Walking is something that many do daily, but the benefits are often overlooked as an exercise mode. Walking has vast benefits for our physical and mental health that you will be surprised by. It’s an inexpensive and easy way to get physical activity. Here are ten underrated benefits of walking for exercise.
When is walking considered exercise?
Walking is a safe way to exercise, and it’s best to walk at a brisk pace for many of the health benefits. A brisk pace is when you still feel your heart rate increase but can still talk normally. On a treadmill, that’s about 3.2-3.5 mph. Cardiovascular activity, such as walking, should be done at 150 minutes 5 days a week.
Reduces Belly Fat
Walking is excellent for fat loss because it’s moderate to low intensity. That is the ideal environment for fat burning. Along with proper nutrition, walking is proven to reduce belly fat, according to a study. In the study, women considered obese walked for 50-70 minutes a week and lost a significant amount of belly fat compared to the control group—specifically, the hidden stubborn fat in the abdomen.
Another study looked at both men and women, where they were instructed not to change their diets. The participants came from a sedentary lifestyle and walked 12 miles a week, and lost a significant amount of abdominal and waist inches.
It’s known that exercise improves mental health because it increases the feel-good hormones in the body. Walking specifically is an excellent way to reduce the symptoms of depression and anxiety. If you ever feel stressed or frustrated, try a short walk to boost your mood. According to a study, young adults with grief who took a 10-minute brisk walk raised their mood compared to no activity, and this had the same positive effects as meditation. Try combining both for a more considerable mood boost.
It’s suggested that walking after eating improves digestion by stimulating the stomach and intestines, allowing the food to flow through quicker. In addition, it helps to prevent gastrointestinal diseases like ulcers, constipation, and irritable bowel syndrome(IBS). In a recent study, walking after eating decreased the symptoms of IBS by 50%. It’s essential to wait at least 10-20 minutes after eating to reduce the risk of stomach pain.
Because walking is an easy and sustainable way to exercise, walking is a perfect way to strengthen your heart rate. In one study, walking was a recommended preventative measure for the reduction of heart disease. In the study, heart disease risk was reduced by 20% walking regularly.
Walking increases creativity by 60%, according to researchers! If you ever have a moment where you’re unmotivated or blocked, try walking. You can do it inside or outside, and the output is still the same.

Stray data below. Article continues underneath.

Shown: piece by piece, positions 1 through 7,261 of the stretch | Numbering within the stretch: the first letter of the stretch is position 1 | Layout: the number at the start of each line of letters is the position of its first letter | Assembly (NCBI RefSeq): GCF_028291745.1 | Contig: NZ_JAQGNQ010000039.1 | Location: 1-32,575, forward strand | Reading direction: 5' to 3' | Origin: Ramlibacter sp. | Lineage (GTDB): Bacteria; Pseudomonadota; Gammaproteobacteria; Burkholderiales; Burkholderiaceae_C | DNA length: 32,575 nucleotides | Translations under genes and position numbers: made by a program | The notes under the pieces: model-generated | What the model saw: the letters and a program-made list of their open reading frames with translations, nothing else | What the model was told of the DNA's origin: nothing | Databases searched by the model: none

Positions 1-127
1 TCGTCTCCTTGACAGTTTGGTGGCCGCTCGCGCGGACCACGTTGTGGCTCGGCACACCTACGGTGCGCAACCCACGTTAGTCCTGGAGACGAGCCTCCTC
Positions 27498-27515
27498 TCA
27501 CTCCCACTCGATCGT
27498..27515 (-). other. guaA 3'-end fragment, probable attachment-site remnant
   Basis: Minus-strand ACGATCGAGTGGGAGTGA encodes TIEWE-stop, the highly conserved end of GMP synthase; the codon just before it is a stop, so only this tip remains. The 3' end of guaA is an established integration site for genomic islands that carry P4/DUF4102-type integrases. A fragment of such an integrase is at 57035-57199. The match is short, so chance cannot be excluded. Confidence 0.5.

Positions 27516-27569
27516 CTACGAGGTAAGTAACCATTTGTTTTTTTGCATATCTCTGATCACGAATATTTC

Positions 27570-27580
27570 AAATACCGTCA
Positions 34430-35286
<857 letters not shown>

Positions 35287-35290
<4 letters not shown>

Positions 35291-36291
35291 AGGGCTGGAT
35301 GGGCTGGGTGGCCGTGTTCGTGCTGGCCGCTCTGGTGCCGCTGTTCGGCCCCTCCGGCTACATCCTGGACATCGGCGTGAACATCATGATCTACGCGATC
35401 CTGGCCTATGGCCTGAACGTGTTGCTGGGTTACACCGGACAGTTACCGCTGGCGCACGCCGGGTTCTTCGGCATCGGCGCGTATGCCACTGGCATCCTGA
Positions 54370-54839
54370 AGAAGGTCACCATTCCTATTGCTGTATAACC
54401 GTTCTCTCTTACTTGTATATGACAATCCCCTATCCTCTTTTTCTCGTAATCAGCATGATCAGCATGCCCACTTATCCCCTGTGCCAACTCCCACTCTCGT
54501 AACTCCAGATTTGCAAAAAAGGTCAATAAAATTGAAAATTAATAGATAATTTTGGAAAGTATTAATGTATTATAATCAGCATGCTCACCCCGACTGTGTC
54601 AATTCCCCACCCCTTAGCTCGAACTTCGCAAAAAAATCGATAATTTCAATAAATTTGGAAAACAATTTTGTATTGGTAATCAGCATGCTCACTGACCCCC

Walking is a functional activity that is considered weight-bearing. It uses the large muscle groups of the body and helps to support bone health while supporting the muscles. Try adding ankle weights to add resistance or hills to challenge the muscles of the legs further.
Improves Your Sleep
Regular walking is positively associated with improved sleep. An observational study found this to be specifically valid for women. The effects of walking and sleep improved the quality of sleep overall. In addition, according to the Arthritis Foundation, women who walked for an hour in the morning were less likely to suffer from insomnia.
Increases Life Span
Did you know that walking an extra 1,000 steps a day increases your life span? This was found to be accurate by researchers at the American Heart Association. Participants were observed over a 6-year term and found those that walked 1,000 steps had a reduced risk of death by 28% and up to 32% at 2,000 steps. In addition, the Mayo Clinic observed, people who walked fast (briskly) had longer life expectancies across all body types.
Improves Brain Function
The physical act of walking boosts blood flow to the brain. In addition, briskly walking increases white matter in the brain and memory. White matter declines as we age, and white matter loss is associated with Alzheimer’s disease. Therefore, walking should be used to reduce age-related cognitive decline and a preventative measure for cognitive disorders.
Walking is proven to reduce the duration of cold and flu symptoms. A study observed walking and its association with upper respiratory infections in healthy adults. The symptoms were shortened by at least 43% in those that walked regularly. In addition, a daily 30-minute walk boosts our white blood cells, which are associated with immune response.
I know we overlook the power of walking for better health, but maybe you will pay attention to its benefits. Because walking is an accessible way to exercise, it’s easier for people to commit to this form of fitness. Find different ways to make walking fun or use it as stress relief. Either way, you will reap the benefits.